"They Mistake For Pleasure The Mere Absence of Pain" - Thomas Jefferson

  • ***"They mistake for happiness the mere absence of pain"** We have had several threads lately relevant to the argument as to whether reason or the emotions take precedence in Epicurean philosophy. If you're not familiar with it, and if you continue to be surprised at the Epicurean answer, be sure to check out Thomas Jefferson's famous HEAD AND HEART letter which I will submit to you follows Jefferson's Epicurean understandings. He's not criticizing Epicurus in the passage I quote - he's SUPPORTING Epicurus. The full letter is too long to post here in this thread but be sure to read far enough to see which gets the upper hand. Here is an excerpt from the conclusion but please read the whole letter:

    Heart. "... Let the gloomy Monk, sequestered from the world, seek unsocial pleasures in the bottom of his cell! Let the sublimated philosopher grasp visionary happiness while pursuing phantoms dressed in the garb of truth! Their supreme wisdom is supreme folly: and they mistake for happiness the mere absence of pain. Had they ever felt the solid pleasure of one generous spasm of the heart, they would exchange for it all the frigid speculations of their lives, which you have been vaunting in such elevated terms."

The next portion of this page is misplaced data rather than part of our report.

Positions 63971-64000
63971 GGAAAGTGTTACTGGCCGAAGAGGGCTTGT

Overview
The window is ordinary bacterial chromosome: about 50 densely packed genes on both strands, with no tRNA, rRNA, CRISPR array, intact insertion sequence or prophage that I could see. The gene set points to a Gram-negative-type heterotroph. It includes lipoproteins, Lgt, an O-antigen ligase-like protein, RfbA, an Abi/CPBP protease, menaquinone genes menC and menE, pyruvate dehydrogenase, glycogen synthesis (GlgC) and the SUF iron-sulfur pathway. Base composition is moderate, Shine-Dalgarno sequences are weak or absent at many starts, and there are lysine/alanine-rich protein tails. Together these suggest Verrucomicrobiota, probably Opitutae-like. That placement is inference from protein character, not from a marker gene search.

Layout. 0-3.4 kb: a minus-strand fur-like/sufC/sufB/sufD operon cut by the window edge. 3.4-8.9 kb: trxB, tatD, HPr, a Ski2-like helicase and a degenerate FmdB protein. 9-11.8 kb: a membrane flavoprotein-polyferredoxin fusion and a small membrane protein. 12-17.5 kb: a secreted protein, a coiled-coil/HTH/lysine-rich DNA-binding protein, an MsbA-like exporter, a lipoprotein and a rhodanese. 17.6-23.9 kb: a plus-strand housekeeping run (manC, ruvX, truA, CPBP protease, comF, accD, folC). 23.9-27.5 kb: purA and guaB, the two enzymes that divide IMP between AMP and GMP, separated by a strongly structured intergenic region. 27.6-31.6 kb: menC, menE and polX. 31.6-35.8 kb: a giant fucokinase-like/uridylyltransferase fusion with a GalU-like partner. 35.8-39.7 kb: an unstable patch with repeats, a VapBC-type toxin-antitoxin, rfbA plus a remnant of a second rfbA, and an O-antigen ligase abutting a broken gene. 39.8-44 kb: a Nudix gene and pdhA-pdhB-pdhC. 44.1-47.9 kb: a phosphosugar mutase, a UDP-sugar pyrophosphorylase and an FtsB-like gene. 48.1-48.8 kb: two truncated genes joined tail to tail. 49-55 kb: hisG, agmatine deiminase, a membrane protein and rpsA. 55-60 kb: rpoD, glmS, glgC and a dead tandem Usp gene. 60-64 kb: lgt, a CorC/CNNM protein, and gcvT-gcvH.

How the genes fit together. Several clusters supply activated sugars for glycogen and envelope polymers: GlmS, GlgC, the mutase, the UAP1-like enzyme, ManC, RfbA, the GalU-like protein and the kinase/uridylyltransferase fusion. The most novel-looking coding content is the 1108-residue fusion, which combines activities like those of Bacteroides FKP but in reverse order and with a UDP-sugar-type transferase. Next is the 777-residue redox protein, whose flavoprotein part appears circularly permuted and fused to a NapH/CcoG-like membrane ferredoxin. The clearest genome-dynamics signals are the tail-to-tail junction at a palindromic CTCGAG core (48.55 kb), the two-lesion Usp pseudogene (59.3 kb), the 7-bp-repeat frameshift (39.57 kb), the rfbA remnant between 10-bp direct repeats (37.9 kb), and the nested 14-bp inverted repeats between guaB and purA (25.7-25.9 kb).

• As I post this new comment to an old thread we're in the process of revisiting the "absence of pain" issue in several threads, and in looking at the list of old threads the title of this one caught my eye.

    We didn't explore this quote at the time, but at some point in the future I would expect someone to do that. In the meantime I would particularly recommend Jefferson's "Head and Heart" letter to recent additions to our forum, especially Kalosyni and others who are exploring this topic. You have to first get your bearings on what is going on in the letter before you can fully appreciate it, but by the time you get to the end I think you'll appreciate that Jefferson does a good job of giving both sides of the "head vs heart" (a good proxy for Stoic/Platonic/Aristotelian vs Epicurean") debate.

    And I think you'll agree that he comes down firmly, and for very good reasoning, on the side you would expect. (At least, the side you'd expect if you're read Jefferson's letter to William Short.)